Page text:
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Yum Yum Dumplings review: Centereach restaurant offers soulful fare at an incredible price

Delicate seafood dumplings are stuffed with shrimp, pork

Delicate seafood dumplings are stuffed with shrimp, pork and chives at Yum Yum Dumplings in Centereach. Credit: Barry Sloan


2432 Middle Country Rd., Centereach


COST: $-$$

AMBIENCE: Modest, but clean and bright

SERVICE: Serviceable

ESSENTIALS: Open every day from 11 a.m. to 9:30 p.m. Parking lot. Wheelchair accessible.

As this year of unparalleled discord draws to a close, people of good will search for something to unite us all.

My proposal: the dumpling.

This little bundle has the power to delight folks of every political stripe and philosophical bent. Dumplings are ubiquitous at Chinese restaurants, but because their production requires considerable time and skill, many — I daresay most — are frozen.

So let’s rejoice that Yum Yum Dumplings is making more than a dozen varieties of fresh, from-scratch dumplings, plus soups, noodles and other rib-sticking Chinese dishes as well as an array of bubble teas.

Chef-owner Feona Hu was working at another Chinese restaurant when she noted the inexhaustible appetite for dumplings. “It didn’t matter if they were American or Chinese, or whatever else was on the table,” she said. “The dumplings were always gone first.”

Hu’s grandparents owned a successful dumpling shop in Beijing, and she decided that this well-traveled stretch of Centereach could support an American version. It’s a modest eatery, but attractive. The 16-seat dining room is decorated by a mural depicting what’s going on in the kitchen: the rolling, filling, folding and cooking of dumplings. Order at the counter and your food is delivered as it is ready.

You can’t go wrong with any of the 10 traditional dumplings. They fall into four categories — pork, beef, seafood and vegetables — and are heightened with such classic flavorings as chives, scallions and cabbage. Irregularly shaped and stubby, they hew to the culinary tradition of Northern China, where most dumplings are boiled rather than steamed. If they lack the fragility of their Cantonese counterparts, they are no less delicious, and, to me, more satisfying.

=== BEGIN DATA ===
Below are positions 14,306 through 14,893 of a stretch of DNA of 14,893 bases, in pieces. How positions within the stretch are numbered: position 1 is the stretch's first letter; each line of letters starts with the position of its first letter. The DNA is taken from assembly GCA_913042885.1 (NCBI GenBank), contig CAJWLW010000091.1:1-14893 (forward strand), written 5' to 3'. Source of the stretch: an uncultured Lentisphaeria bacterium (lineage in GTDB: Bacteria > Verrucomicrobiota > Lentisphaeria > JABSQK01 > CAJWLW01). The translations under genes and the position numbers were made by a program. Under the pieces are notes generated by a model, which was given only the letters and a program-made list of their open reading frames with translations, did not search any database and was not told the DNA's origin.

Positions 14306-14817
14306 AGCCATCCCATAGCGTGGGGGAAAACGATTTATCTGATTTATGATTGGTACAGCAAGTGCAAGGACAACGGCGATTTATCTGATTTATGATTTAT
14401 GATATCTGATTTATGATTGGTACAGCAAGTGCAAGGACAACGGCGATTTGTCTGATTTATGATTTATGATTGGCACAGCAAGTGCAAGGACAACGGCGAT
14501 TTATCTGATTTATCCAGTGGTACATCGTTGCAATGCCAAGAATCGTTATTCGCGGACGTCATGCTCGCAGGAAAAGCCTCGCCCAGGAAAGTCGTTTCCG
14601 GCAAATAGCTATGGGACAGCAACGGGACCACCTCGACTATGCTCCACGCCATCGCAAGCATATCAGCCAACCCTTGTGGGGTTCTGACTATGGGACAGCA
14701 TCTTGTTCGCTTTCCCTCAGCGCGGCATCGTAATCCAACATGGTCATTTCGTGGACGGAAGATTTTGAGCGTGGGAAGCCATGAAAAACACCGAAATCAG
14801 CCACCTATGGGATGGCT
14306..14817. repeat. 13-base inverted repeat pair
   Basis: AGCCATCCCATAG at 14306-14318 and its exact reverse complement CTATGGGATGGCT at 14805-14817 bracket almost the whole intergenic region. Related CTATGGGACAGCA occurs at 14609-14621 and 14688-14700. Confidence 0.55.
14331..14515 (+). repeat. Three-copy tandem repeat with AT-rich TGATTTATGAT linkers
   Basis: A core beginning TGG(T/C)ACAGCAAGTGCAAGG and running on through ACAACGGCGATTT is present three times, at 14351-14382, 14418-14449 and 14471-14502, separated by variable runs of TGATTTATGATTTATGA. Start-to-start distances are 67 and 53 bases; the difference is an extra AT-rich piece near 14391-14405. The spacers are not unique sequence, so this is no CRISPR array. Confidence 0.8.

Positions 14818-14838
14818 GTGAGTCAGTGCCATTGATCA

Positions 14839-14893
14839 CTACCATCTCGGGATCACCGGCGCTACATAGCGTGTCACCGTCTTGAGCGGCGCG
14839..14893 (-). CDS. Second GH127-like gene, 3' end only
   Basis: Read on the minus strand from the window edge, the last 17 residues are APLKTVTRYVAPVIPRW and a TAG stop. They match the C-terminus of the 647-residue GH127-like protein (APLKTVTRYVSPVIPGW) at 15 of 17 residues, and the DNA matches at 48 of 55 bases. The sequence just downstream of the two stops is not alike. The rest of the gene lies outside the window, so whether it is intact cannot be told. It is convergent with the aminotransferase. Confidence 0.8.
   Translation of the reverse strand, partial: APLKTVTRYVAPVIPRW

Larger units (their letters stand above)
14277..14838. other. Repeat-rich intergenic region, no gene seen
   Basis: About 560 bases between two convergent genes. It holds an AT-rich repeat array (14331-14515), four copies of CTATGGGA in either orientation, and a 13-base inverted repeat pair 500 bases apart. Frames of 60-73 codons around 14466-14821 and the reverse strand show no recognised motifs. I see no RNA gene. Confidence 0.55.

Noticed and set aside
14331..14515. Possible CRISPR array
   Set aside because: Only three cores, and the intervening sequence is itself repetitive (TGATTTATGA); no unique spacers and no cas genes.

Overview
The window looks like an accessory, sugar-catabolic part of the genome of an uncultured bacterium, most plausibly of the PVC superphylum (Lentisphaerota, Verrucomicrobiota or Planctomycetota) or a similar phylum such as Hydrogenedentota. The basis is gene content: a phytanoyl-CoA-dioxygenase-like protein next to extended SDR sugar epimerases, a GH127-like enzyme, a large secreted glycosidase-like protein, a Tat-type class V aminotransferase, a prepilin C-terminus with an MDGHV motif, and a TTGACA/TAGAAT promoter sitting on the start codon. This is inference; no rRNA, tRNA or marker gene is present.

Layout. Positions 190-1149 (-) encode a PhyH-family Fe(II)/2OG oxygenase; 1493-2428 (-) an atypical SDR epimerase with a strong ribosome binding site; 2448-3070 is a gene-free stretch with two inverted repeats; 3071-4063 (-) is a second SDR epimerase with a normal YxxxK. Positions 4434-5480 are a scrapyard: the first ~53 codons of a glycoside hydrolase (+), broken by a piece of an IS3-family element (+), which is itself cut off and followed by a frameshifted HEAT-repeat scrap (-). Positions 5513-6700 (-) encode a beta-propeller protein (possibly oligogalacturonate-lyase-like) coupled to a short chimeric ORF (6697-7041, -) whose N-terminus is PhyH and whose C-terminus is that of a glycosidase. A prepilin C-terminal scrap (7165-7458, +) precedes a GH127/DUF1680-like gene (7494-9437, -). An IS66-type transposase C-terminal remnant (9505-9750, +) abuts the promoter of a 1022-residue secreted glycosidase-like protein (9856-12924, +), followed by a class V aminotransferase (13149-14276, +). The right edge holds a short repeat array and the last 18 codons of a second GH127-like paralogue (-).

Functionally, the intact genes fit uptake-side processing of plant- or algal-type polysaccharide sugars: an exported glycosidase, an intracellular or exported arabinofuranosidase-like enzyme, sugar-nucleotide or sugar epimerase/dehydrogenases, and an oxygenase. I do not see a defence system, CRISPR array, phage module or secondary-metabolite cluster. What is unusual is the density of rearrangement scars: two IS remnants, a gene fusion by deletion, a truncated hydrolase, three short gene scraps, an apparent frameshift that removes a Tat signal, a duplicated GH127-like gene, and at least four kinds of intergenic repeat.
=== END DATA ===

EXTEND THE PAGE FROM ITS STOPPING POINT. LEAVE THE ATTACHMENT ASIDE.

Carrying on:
All dumplings come either boiled or pan fried, which gives them a good, crackling-brown sear. The more delicate dumplings, such as seafood (filled with shrimp, pork and chive) or the vegetarian bok choy with Chinese mushrooms, are better boiled, whereas the heartier pork and beef dumplings stand up better to frying.

Are these the most exquisite dumplings I’ve ever had? Probably not. Is there a better $5 lunch on Long Island than eight of them? Definitely not.

Yum Yum also offers five “house special” dumplings (Buffalo chicken, chicken-bacon-ranch, teriyaki chicken, teriyaki beef-broccoli and barbecue beef) which are marginally more expensive and highly skippable.

Then there are the wontons. Folded rather than pinched around their fillings, and made with thinner wrappers, they are just as good — and more delicate — than Yum Yum’s dumplings, though I wish they had a higher pork-to-wrapper ratio. If you like spice get the hot chili wontons, which are doused with smoky chili oil and showered with cilantro. Tenderer palates will enjoy the wonton soup, spare and soothing.

Even more comforting was the tomato and egg drop soup, a gorgeous bowlful of cloud-light shreds of egg mingling with softly cooked tomatoes in broth. Tofu and cabbage soup straddled the line between mild and dull, and the otherwise pleasant tomato beef noodle soup was undermined by tough cubes of beef.

We think of rice culture as dominating China, but wheat is central to the cooking of the north and forms the basis of many griddled breads (bing) such as the filled meat pies called xian bing. Yum Yum makes one filled with pork and cabbage and two meatless versions: cabbage and carrot, egg and chive. All are deeply savory, and, a bonus, sturdy enough to eat in the car.

Jianbing is a griddled wrapper reminiscent of a flour tortilla that is folded around a fried egg and various fillings, but by employing iceberg lettuce and prosaic chicken breasts, Yum Yum sabotaged its potential. Leftover “tortillas,” however, are cut into strips and used profitably in the “chou bing,” a homey stir-fried hash of cabbage and shredded chicken. Served over rice, it easily feeds two for $8.85 at dinner. At lunch, it’s only $6.95, which includes a can of soda.

The noodles we ordered ranged from slightly to very overcooked. Dan dan noodles also suffered from a watery sauce, but the soy sauce noodles were a hit, veiled with a light dressing and pepped up with fresh minced ginger and scallions.

Service here is minimal. You can gather your own plates and napkins from the counter but you may have to pester the staff for drinks. The lack of a vestibule means that the cold winter air is always threatening to blast in. But I’d happily brave a cold wind for a plate of Yum Yum’s soulful dumplings, a little slice of heaven in Centereach.

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